New York: The arrest of Indian-American psychiatrist Narendra Nagareddy for allegedly overprescribing opioids, leading to overdoses and several deaths, has once again highlighted how the use of narcotic pain medication and psychoactive drugs can have a negative impact on a person's quality of life and may ultimately prove lethal if taken long-term.
Research suggests that opioids -- a class of narcotic pain medication derived from opium -- may cause short-term improvement in mood but its long-term use imposes the risk of a new onset of depression.
Opioid painkillers are highly effective in reducing pain, but long-term use can lead to dependence and tolerance. As the body becomes used to the drug it becomes less effective so higher doses are needed for the same effect; side effects become more severe and eventually it stops working altogether.
A study published in the Annals of Family Medicine this month shows that opioid is linked with onset of depression after controlling for pain and daily morphine equivalent doses.
Moreover, it establishes that opioid-related new onset of depression is associated with longer duration of use but not dose.
"Patients and practitioners should be aware that opioid analgesic use of longer than 30 days imposes risk of new onset depression," said Jeffrey Scherrer, associate professor at the Saint Louis University in the US, who conducted the study.
The opioid drugs he used in the study included codeine, fentanyl, hydrocodone, hydromorphone, levorphanol, meperidine, oxycodone, oxymorphone, morphine and pentazocine.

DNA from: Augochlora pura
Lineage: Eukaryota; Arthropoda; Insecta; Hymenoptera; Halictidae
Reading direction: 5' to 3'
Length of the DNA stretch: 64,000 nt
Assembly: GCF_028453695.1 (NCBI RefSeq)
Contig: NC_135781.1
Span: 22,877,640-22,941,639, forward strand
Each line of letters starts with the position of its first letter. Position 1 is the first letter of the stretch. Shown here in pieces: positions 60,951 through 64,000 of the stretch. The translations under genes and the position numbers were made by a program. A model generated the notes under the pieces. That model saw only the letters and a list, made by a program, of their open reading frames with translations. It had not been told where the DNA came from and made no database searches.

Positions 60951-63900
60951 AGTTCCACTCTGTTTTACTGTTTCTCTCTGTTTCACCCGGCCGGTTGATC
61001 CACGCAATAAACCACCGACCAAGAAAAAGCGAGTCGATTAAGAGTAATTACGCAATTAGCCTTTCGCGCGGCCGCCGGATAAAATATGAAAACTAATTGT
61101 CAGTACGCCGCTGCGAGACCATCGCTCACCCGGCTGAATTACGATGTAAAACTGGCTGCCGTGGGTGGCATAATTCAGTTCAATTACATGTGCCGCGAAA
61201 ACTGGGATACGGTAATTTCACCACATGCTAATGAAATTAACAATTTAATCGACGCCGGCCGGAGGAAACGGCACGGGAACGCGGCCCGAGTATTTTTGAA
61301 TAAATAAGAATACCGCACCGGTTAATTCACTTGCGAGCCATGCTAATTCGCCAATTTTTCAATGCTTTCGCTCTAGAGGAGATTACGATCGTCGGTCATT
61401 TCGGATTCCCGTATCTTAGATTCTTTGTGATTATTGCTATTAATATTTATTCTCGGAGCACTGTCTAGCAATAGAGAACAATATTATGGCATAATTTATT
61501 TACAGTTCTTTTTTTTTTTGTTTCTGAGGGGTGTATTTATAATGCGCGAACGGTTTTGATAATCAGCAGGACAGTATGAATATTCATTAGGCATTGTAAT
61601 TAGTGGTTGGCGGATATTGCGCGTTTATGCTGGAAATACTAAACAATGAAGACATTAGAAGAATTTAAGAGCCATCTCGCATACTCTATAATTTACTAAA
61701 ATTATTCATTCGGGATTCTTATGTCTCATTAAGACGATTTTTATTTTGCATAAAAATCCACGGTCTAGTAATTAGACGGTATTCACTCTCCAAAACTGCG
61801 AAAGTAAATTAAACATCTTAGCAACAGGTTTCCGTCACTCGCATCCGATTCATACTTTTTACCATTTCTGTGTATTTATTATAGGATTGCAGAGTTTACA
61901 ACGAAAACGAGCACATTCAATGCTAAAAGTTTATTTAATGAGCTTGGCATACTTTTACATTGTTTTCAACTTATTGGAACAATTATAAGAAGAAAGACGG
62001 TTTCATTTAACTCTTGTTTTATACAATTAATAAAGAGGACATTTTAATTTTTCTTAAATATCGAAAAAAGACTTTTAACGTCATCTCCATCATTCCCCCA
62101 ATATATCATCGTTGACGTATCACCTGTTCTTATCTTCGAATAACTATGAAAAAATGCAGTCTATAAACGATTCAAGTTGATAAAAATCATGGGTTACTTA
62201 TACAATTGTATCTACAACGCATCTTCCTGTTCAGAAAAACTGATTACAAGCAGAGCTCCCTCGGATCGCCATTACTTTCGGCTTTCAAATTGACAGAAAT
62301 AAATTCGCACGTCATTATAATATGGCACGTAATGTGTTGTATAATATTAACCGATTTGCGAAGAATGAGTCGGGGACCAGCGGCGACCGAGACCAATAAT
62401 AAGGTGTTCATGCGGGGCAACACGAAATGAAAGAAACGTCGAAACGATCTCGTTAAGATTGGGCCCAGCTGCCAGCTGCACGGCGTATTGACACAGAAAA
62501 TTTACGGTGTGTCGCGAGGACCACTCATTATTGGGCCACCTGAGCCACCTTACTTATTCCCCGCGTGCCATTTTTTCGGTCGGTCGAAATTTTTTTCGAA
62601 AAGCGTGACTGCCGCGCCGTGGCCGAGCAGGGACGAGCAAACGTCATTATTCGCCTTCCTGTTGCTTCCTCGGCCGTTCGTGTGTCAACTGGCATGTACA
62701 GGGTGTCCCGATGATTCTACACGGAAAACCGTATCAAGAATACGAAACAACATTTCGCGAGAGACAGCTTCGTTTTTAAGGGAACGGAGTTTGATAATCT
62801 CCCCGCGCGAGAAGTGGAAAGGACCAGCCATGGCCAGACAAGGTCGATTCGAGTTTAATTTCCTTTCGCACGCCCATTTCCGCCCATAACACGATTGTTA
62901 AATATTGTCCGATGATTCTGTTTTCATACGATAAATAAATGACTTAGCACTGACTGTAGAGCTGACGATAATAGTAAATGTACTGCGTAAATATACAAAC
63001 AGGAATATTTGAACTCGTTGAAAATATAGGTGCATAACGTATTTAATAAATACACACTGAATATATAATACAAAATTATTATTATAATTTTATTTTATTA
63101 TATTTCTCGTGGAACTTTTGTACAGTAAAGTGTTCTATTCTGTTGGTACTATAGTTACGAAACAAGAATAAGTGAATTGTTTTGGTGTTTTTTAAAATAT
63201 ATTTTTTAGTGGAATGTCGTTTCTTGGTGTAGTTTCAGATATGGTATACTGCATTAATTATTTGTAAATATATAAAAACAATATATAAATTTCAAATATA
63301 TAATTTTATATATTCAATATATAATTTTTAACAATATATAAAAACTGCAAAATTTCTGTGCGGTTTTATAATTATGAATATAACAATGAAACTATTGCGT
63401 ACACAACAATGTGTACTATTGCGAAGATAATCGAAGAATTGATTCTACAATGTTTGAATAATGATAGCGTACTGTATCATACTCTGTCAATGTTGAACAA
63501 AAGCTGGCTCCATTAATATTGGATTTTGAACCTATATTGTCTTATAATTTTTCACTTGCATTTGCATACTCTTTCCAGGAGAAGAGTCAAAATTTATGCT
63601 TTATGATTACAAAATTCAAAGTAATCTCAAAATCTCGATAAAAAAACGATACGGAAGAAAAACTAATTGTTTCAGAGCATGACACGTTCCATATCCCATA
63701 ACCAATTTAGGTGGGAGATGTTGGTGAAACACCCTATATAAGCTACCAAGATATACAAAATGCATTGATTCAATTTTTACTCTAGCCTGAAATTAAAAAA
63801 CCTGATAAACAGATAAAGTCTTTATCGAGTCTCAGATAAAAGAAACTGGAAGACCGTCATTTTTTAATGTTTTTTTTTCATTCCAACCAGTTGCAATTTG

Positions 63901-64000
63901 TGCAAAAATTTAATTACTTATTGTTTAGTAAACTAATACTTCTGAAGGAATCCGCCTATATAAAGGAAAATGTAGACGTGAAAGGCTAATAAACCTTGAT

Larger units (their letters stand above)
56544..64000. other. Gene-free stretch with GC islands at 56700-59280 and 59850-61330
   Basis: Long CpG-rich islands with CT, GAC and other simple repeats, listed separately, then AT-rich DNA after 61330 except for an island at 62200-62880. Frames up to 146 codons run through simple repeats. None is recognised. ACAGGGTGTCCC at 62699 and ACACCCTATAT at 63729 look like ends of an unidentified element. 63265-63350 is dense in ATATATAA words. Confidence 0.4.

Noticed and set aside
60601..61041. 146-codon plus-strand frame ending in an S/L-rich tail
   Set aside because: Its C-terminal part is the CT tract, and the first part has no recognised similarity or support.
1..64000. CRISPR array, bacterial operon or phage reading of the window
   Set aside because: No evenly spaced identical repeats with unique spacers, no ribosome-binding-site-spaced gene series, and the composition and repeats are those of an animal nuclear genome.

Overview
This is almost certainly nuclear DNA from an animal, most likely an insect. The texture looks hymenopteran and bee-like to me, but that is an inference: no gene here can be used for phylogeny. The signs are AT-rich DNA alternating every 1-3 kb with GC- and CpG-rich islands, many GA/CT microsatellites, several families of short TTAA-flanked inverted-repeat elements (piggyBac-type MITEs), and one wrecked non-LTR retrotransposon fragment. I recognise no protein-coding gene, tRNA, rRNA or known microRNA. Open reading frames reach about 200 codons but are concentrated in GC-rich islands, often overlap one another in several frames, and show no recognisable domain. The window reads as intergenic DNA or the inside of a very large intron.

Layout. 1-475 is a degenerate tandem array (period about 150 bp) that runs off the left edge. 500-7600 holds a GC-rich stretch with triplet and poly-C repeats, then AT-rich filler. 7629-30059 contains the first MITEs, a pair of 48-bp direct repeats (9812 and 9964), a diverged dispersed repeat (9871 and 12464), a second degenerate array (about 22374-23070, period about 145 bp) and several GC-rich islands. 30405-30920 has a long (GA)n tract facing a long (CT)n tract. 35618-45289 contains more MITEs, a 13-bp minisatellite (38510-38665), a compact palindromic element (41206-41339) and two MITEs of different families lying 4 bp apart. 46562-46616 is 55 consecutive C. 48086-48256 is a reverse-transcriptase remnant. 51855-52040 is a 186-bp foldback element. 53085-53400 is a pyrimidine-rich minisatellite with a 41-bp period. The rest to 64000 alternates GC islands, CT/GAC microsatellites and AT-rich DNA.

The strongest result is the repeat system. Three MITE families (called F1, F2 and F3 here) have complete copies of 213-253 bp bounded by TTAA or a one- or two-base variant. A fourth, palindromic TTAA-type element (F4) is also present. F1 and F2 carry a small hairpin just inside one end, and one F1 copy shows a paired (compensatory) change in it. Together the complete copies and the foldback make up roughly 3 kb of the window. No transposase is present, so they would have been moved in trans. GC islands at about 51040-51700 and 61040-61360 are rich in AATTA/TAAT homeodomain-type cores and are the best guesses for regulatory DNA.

Psychiatrists usually prescribe these drugs for controlling a range of conditions from alcoholism, anxiety and bipolar disorder, to opioid dependence, phobias and other mental illnesses.
According to a research published in November last year in the journal Biology of Sex Differences, more than half (52 percent) of women and a third (38 percent) of men who participated in the study reported doctor-prescribed painkillers as their first contact with opioid drugs.
"For whatever reason, this is a growing problem in Canada and in other countries, such as the US, and addiction treatment programmes need to adapt to the changing profile of opioid addiction," said study senior author Zena Samaan, associate professor at McMaster University in Hamilton in Ontario, Canada.
The study also pointed out that as compared to results from studies in the 1990s, there has been a 30 percent increase in the number of patients becoming addicted to opioids through doctor-prescribed painkillers.
Although the case of Nagareddy, who is yet to face trial in a US court, brings to the fore how medical practioners need to be cautious while prescribing opioids, it is the internet where people selling such drugs illegally have found new ways to reach out to their customers.
According to a study, illegal online pharmacies are using Twitter to promote prescription drug abuse of controlled substances.
"This study is the first to establish an empirical link between Twitter content and illicit online pharmacies which promote the illegal sale of drugs that have significant abuse potential," said study co-author Timothy Mackey from the University of California-San Diego.
According to the US Department of Health and Human Services (HHS) and National Institute on Drug Abuse (NIDA), young adults are the biggest abusers of prescription opioid pain relievers, ADHD stimulants, and anti-anxiety drugs.